Meet our Resident Physical Therapist Sheyi Ojofeitimi

It looks like 2012 is going to be good. I have been trying to get a “Team” together for a while, we already have Courtney Veaszey our Mental Health Specialist, Natalie Guarnachelli our Nutritionist and I had spoken about having a physical therapist come on board,FINALLY I pinned and Sheyi down and we shot some segments! So I am introducing what will be called PT TIPS (Physical Therapy Tips not to be confused with the English tea PG Tips!)

Because my background is as a dancer, and the genesis of the blog sprung from both my personal experiences in the field, and seeing some of those same issues patterned in my students (as far as body image, and weight) the health, of my body however was always in relationship to the dance. To me (in my youth) Health simply meant being able to dance and dance pain free, period. Now that I am accumulating years….I see and feel how important it is to take care of your body inside and out, and for dancers physical therapy is a life line. I wanted to introduce the idea of, and clarify what physical therapy is to both dancers and non-dancers because it is a useful tool to getting and maintaining health. Most of us think that we use physical therapy if was are injured, however I was shocked to learn from Sheyi that ALL people should have a physical therapist- it’s not just about when your injured!it is also about prevention. I especially wanted to get the information about maintenance out there to young dancers is so vital, first because the work (contemporary) can be so extreme these days and hyper mobility is almost a prerequisite that the bodies of today seem to be more susceptible to injury. Maybe it’s me but it seems that kids these days break more easily, sometimes my classroom looks like a hospital ER with all the students sitting out for this or that, thus learning to take care of your instrument before an injury, during and after one is incredibly important. Also it can extend you career, people are dancing longer because we know more about the body, the sports medicine is better, as is the technology. SO! I finally pinned Sheyi down and we talked about a number of topics that I will be bringing to you every 3 weeks or so. Please We both would love to answer your questions so write in!!!  Our first topic was simple and seemingly obvious but proved not as obvious as you might think.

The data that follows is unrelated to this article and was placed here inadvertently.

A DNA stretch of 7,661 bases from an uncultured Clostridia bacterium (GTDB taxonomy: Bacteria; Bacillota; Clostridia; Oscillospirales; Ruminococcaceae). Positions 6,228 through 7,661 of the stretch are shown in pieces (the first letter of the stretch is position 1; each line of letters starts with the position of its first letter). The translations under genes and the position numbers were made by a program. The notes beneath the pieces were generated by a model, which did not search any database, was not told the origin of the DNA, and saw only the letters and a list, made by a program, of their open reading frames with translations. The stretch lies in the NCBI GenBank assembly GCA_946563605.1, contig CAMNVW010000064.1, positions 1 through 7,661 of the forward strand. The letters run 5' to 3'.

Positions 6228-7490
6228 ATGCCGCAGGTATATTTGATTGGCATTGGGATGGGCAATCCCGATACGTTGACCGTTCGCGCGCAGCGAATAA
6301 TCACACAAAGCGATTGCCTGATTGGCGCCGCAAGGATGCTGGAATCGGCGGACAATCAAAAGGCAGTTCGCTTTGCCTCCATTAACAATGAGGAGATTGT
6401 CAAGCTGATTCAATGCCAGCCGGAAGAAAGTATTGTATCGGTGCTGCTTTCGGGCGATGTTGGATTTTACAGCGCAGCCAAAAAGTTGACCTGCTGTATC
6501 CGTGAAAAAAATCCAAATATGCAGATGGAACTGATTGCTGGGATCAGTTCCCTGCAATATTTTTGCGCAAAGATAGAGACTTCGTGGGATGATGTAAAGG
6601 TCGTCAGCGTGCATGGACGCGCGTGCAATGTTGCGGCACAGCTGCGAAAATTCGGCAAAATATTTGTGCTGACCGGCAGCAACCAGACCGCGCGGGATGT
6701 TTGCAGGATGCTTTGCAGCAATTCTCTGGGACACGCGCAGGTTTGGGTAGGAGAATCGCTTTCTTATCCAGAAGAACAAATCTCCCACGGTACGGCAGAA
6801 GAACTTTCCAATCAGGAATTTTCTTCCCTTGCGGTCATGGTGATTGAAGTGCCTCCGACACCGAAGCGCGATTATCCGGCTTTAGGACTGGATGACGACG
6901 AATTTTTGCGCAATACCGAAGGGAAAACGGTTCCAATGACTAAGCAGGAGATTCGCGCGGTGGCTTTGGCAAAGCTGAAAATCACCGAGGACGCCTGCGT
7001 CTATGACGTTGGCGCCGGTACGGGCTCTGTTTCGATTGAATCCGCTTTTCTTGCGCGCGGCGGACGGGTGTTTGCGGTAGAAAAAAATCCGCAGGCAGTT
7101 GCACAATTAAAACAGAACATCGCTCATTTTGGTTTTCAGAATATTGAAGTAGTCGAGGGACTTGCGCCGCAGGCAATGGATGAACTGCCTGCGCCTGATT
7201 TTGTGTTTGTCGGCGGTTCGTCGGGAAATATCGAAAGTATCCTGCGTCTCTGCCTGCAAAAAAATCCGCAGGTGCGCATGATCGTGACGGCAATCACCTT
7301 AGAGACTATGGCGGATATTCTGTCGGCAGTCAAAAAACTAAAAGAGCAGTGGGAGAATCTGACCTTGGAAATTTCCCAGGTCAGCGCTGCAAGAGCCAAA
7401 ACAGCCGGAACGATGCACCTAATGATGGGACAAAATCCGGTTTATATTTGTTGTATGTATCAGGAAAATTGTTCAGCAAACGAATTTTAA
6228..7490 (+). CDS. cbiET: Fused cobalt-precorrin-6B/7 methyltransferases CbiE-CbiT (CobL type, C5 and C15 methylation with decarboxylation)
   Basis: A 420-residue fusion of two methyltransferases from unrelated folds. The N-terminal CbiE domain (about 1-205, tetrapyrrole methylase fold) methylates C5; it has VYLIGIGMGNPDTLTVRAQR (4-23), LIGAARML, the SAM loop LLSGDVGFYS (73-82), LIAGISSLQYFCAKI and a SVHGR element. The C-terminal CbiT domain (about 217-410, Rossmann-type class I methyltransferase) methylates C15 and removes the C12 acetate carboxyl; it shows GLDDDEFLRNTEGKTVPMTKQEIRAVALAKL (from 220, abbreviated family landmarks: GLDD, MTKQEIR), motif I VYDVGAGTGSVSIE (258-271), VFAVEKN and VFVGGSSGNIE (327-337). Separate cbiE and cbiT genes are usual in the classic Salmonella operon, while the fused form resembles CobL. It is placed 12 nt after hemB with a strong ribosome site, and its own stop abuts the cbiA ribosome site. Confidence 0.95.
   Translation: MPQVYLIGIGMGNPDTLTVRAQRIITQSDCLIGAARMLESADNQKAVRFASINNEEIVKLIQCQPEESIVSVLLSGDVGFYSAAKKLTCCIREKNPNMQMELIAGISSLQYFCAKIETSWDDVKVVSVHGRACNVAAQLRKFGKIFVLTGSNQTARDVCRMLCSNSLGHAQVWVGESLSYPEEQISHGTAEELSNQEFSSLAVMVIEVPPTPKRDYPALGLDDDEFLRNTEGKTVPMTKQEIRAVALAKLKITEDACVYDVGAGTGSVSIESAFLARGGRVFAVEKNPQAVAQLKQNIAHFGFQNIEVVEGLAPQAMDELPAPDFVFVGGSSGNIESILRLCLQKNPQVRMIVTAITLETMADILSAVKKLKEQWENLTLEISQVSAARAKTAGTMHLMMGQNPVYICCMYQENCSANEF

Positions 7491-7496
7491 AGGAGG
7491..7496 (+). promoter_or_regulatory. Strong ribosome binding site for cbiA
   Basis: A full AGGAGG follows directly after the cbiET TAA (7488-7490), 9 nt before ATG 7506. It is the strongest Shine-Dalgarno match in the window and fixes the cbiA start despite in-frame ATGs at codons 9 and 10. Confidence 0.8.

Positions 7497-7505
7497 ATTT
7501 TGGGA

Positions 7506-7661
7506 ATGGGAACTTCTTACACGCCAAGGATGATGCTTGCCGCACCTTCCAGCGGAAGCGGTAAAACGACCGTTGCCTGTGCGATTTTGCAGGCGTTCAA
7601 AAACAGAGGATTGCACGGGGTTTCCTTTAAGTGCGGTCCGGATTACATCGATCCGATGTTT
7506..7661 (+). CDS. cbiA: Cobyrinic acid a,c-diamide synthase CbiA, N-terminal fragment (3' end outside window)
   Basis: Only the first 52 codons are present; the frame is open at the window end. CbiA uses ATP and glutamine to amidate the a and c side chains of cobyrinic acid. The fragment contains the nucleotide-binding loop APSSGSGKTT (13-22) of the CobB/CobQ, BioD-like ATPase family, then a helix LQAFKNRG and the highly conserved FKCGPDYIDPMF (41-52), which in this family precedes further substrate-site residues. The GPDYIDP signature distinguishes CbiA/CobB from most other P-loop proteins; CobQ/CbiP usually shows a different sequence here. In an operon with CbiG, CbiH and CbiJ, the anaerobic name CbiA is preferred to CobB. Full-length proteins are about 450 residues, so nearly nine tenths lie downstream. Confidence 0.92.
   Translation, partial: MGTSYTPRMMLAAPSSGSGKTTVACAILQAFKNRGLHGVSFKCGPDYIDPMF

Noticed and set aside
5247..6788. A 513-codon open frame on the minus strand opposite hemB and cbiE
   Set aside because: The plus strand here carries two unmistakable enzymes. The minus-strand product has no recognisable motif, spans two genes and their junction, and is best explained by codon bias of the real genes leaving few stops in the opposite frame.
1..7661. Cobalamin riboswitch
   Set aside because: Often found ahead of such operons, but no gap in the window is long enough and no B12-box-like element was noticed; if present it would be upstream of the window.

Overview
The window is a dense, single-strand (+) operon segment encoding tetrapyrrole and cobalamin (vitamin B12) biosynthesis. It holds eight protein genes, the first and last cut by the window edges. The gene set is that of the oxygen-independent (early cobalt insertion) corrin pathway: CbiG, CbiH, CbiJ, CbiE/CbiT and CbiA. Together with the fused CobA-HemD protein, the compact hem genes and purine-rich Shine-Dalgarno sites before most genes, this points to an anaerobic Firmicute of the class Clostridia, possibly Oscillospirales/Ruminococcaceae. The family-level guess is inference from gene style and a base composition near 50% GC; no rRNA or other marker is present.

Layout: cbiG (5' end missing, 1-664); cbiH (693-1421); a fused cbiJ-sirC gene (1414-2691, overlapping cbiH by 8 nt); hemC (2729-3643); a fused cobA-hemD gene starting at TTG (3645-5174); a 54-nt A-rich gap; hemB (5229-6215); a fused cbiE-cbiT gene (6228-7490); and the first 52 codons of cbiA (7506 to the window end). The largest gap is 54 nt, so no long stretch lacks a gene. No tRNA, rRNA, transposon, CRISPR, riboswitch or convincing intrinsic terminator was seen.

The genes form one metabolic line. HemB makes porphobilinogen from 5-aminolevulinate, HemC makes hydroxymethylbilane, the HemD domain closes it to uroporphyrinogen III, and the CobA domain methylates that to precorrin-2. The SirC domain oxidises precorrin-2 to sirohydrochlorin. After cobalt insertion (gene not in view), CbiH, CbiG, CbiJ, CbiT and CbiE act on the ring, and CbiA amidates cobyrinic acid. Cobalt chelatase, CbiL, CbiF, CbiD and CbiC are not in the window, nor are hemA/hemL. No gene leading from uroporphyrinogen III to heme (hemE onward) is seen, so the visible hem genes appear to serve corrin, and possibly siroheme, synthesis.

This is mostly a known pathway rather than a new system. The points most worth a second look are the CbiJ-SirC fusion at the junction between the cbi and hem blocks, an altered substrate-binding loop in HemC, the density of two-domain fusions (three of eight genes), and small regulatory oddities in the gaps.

Sheyi Ojofeitimi, DPT


Dr. Ojofeitimi is owner of Divine Physical Therapy, a NY based practice that uses a whole body approach to identify the biomechanical, neuromuscular, and/or motor control dysfunctions that are the cause of musculoskeletal pain. The practice offers on-site physical therapy services to performing arts organizations and private clients.


Dr. Ojofeitimi has spent the past 10 years serving in different capacities to several organizations. At Long Island University’s Brooklyn campus, she served as senior research associate at the Analysis of Dance and Movement (ADAM) Center, an on- campus biomechanics laboratory. There she was part of a team of physical therapists, biomechanists, computer scientists, and engineers who conducted biomechanical and epidemiologic research to aide in the prevention and treatment of musculoskeletal injury in dancers. She also served as Coordinator for Project QUEST (Quality Undergraduate Expanded Science Training), a federal grant funded program designed to directly address the shortage of minorities in the STEM (Science, Technology, Engineering and Mathematics) fields by providing the a comprehensive range of services to support and strengthen the academic skills and educational experiences of minority students. During this same period she and her physical therapy colleagues provided screenings, injury prevention workshops, injury triage clinics, rehabilitation and injury case management services to Cedar Lake Contemporary Dance Company, and the Alvin Ailey Organization (including AAADT, Ailey II, students and staff of The Ailey School).  She serves as the tour physical therapist for AAADT.